Sunscreens are very effective when used properly. Follow these guidelines to give yourself the most protection:

    Apply the sunscreen at least 20 to 30 minutes before you go outdoors, whenever you will be exposed for 30 minutes or more.
    Reapply sunscreen every 2 hours while you are outdoors, even if the product is labeled all-day. If you get wet or perspire heavily, reapply sunscreen more frequently.
    Cover all exposed areas, including your ears, lips, face and back of your hands.
    Don't skimp; apply a generous layer. Smooth it on rather than rub it in. A rule of thumb is that 45 ml (a shot glass) of sunscreen is needed to cover all exposed skin to attain the stated level of protection.
    Women should apply sunscreens under makeup. If you wait to apply sunscreen until you hit the beach, you may already be perspiring, and moisture makes sunscreens less effective.


    Clouds filter out sunlight but not UV rays, the bad ones that cause aging and cancer. The Skin Cancer Foundation says that clouds block as little as 20% of UV rays — so on a cloudy day you're still getting up to 80% of the sun's harsh effects.


    Some conditions make you extra-vulnerable to ultraviolet rays: snow and ice, lakes and other bodies of water, white sandy beaches, and even concrete. All of these surfaces can act as mirrors, bouncing the sun back at you and exposing you to more UV rays. Snow reflects up to 80% of UV rays, and sand reflects almost 20%. Sea foam reflects about 25%.
  • Advanced Aesthetics
    Aesthetic Medicine Specialist
    Did you know that laser hair removal can take months to complete? That you cannot get laser hair removal if you have a tan? That laser hair removal can actually cause more hair growth? Here are 10 things you should know before getting your unwanted hair lasered off.

    Laser hair removal is a safe and effective way to permanently remove unwanted hair from the bikini area, underarms, legs, chest, back (gentleman), and even faces. It is not for everyone, however, and there are some things you should know before signing up this summer.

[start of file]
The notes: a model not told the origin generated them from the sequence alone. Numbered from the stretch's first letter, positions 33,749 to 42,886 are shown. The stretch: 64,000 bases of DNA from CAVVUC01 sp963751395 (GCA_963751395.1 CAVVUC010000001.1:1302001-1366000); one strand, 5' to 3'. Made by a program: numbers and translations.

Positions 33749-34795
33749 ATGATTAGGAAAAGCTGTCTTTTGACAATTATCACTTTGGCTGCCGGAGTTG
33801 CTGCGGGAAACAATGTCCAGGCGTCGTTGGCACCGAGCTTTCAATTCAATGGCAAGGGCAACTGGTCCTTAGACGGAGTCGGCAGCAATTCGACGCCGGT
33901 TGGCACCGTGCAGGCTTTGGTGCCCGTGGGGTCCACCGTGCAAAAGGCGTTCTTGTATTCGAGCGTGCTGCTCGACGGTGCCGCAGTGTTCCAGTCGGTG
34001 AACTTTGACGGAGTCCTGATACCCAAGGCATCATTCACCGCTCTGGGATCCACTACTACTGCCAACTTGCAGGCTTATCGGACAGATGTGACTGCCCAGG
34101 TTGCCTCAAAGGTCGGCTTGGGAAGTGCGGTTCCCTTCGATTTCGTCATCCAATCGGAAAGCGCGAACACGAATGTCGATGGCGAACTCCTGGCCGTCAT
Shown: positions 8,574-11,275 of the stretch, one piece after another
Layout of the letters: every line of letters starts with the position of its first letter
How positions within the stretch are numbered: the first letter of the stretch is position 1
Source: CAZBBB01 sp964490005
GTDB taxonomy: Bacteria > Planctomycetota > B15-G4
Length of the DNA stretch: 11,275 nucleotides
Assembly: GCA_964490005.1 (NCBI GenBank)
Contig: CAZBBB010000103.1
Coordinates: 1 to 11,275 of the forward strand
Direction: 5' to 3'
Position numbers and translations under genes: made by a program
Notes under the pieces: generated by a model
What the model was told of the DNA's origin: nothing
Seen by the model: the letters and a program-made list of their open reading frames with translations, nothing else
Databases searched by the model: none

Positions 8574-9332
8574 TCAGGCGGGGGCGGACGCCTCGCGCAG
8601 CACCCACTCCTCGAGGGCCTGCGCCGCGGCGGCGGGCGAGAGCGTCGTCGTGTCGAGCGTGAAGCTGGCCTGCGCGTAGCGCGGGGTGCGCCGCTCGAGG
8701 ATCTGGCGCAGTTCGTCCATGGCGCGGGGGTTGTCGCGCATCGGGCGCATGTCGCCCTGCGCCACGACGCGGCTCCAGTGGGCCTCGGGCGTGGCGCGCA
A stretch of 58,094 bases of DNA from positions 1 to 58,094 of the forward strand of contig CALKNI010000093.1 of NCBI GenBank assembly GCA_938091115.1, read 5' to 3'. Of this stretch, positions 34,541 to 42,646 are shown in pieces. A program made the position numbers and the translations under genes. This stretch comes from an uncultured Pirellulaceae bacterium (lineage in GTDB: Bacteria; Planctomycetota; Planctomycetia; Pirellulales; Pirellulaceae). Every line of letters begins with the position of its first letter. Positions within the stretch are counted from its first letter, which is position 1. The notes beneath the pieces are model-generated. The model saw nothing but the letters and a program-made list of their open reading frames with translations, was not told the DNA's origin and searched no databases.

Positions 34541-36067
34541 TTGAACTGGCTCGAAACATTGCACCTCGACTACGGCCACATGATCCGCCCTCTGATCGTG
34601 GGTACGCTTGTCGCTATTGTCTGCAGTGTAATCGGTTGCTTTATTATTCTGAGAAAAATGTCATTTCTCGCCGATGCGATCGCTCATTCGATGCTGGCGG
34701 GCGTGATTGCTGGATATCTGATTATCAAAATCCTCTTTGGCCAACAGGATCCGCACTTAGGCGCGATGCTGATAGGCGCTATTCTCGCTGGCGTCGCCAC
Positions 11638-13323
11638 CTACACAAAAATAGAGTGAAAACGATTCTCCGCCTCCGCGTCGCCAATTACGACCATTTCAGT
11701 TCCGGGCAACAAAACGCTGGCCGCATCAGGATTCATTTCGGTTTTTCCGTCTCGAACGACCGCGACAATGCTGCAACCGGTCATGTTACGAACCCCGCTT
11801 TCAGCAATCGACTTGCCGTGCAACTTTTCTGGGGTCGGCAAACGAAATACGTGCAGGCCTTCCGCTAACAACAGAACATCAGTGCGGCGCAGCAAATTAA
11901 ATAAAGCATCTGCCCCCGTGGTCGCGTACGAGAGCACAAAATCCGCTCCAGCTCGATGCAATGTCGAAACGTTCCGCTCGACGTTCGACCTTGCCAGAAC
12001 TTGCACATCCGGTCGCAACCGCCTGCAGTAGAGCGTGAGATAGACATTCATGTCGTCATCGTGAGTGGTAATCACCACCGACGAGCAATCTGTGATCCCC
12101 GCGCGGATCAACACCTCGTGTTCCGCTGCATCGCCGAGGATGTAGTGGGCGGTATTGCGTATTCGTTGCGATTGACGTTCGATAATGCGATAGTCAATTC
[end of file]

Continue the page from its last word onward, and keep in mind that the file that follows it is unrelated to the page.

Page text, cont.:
Laser hair removal only works on pigmented hair. If you have light blond or white hair, then lasers won't work!
    The darker your skin, the greater your risk of injury. Lasers target the pigment, not the actual hair, so dark pigment in the skin is more likely to absorb the laser's energy.
    Plan ahead - you shouldn't have laser hair removal done if you have a tan (and you should question anyone who is willing to do the treatment on you if you do). The brown pigment from your tan will be more likely to absorb the laser, leading to discoloration of your skin.
    It is important that you see a trained professional who is experienced in laser hair removal; choosing the right laser is critical in determining how many treatments are needed. Also, some lasers are not safe for some skin types.
    In some women, laser hair removal on the face can cause a paradoxical increase in hair growth! Using the correct laser can prevent this, so be sure that the person who is doing your treatment knows if you are at risk and how to prevent this.
    You have to let your hair grow for at least 2 weeks prior to laser treatment. Yup, that means stubbly legs for a while, sorry.
    Prices vary dramatically depending on your geographic location and on the areas you want to be treated. It can take 3 to 5 treatments depending on the color of your hair, the laser used, and the area treated - in some instances, it can take 10 treatments to get satisfactory results. Try to negotiate a price for a complete treatment rather than paying for each individual session; it could save you money in the long run.
    Because it takes multiple treatments, and you have to wait weeks between treatments, a complete course can take several months to finish. So if the wedding is in August, then you had better start now.
    Be sure that the person operating the laser can tell you the following: what type of laser or device is being used; why it's the best type of laser for your skin and what your risks are; what adverse outcomes they have had; how many treatments they expect you'll need. Using the wrong laser or the wrong settings can lead to discoloration of your skin, failure of the laser to work, pain and redness, and even scarring.
    The laser actually explodes your hair follicles when it hits them, so treatments do hurt a little. It is often described as feeling like an elastic band being snapped against your skin. Ah, what we will endure for the sake of vanity.